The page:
Olympic hopefuls: Rio here we come! Phase 3

After our trip to Sao Paulo de Morro, it was back to Salvador via boat-bus-boat for a half day. We went back to the restaurant we loved so much (the Zulu lounge) and had another fish moqueque for dinner with cairpirinhas- love them!

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The aqueduct in the Lapa district.

Then it was back to the airport bright and too early to head to Rio. We had an Olympic soccer game that evening to attend! The trip to the airport was a little more stressful than we anticipated at 5am…There was an all-night party on the highway median and it was wrapping up as we drove to the airport. That meant there was gridlock traffic the whole way to the airport- a good hour drive on a regular day! That meant we were scrambling (again) for our flights. Just once I’d like to get to the airport in Brazil with looots of time.

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A very fun restaurant area near our air bnb.

Anyways, we made it fine to Rio and met up with my family. They were staying a few subway stops away from us, while we had an air bnb in the Lapa district- super grungy and distinctly ‘bummy’ with lots of homeless people, but at night really comes alive as a hot nightclub/bar district. The parties went until 6 a.m. most nights!

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The Olympic torch!

We zipped off to the Maracana Stadium for the evening games- we had missed the first games as we got in to Rio too late, but were able to catch the Argentina- Algiers match. No big surprise, Argentina won, but it was a tense 30 minutes…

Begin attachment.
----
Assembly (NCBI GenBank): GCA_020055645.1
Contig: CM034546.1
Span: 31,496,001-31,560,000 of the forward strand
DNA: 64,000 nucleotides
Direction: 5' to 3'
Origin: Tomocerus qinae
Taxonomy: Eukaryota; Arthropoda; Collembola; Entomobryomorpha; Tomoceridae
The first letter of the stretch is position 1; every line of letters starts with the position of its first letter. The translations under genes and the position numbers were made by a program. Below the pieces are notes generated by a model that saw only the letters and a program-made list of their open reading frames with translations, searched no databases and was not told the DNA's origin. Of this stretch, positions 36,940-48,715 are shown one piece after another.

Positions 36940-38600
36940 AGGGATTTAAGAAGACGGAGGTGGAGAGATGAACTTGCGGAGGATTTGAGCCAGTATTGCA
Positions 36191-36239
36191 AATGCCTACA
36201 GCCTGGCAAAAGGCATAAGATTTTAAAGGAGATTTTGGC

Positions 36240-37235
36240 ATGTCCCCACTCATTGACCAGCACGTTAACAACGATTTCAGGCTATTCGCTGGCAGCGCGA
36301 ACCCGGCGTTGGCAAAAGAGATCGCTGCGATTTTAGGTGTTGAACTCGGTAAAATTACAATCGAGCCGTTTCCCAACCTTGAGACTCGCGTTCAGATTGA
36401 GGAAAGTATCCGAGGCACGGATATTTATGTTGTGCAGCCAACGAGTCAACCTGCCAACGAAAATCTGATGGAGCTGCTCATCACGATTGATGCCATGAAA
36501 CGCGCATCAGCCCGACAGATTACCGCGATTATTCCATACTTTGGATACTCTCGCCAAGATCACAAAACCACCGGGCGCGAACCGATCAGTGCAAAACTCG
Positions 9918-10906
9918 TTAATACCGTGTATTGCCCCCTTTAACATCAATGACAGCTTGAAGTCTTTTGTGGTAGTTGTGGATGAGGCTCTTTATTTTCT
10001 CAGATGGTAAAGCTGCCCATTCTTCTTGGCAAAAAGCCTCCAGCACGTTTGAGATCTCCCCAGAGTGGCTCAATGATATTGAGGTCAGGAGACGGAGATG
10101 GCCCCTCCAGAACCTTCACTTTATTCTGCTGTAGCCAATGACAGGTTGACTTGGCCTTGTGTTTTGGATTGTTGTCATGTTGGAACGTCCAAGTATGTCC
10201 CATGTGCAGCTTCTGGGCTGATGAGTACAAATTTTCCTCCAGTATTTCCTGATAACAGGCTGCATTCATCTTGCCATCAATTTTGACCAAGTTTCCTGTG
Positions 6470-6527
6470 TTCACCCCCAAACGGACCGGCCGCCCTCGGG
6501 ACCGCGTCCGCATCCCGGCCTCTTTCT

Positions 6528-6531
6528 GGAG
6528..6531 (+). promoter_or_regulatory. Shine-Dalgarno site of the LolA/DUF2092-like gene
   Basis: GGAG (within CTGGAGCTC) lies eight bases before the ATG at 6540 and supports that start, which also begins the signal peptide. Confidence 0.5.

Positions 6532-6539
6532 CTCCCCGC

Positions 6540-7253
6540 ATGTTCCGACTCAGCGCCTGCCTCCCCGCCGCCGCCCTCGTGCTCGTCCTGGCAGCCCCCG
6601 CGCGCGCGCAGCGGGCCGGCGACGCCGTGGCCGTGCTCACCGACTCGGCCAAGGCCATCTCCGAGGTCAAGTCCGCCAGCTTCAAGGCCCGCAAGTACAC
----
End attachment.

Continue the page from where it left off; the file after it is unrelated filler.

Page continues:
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Briefly thrilling!

It was a fun game, and a bit hectic getting back to Lapa but all in all, not a big deal.

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Me and my dad at the game.

Some shots of Lapa- the aqueduct now has a tram that goes on top of it, that you can ride for free to Santa Teresa, a cool rooftop neighbourhood.

 

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Enjoying a different view via the tram on the aqueduct.

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The tram! So cute and free!

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The aqueduct in early evening.

Trip of a lifetime: Phase 1- Salvador!

We began our grand adventure in the city of Salvador. We flew to Sao Paulo first, spent the night and flew out to Salvador in the morning. I was a bit leery, it was chilly in Sao Paulo and I was like, I left our summer in Canada for this?

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Looks just like LA eh? Beachfront in Salvador Bahia.

The scenery outside Salvador is really interesting- the airport is very far from the old city centre, like 1 hour and a $50 cab ride, which we were not expecting! There were favelas as far as the eye could see, horses tied to grassy medians, a bit grungy and just, well, so different.

We were staying in the old town, the heart of Salvador as I like to think of it. It’s super cool, huge cobblestones that are extremely treacherous to walk on, the streets are very steep, and there is not much traffic. The hotels were fantastic- we stayed in two and they were sooo neat. Older buildings, well kept, fairly quiet and clean and just so funky!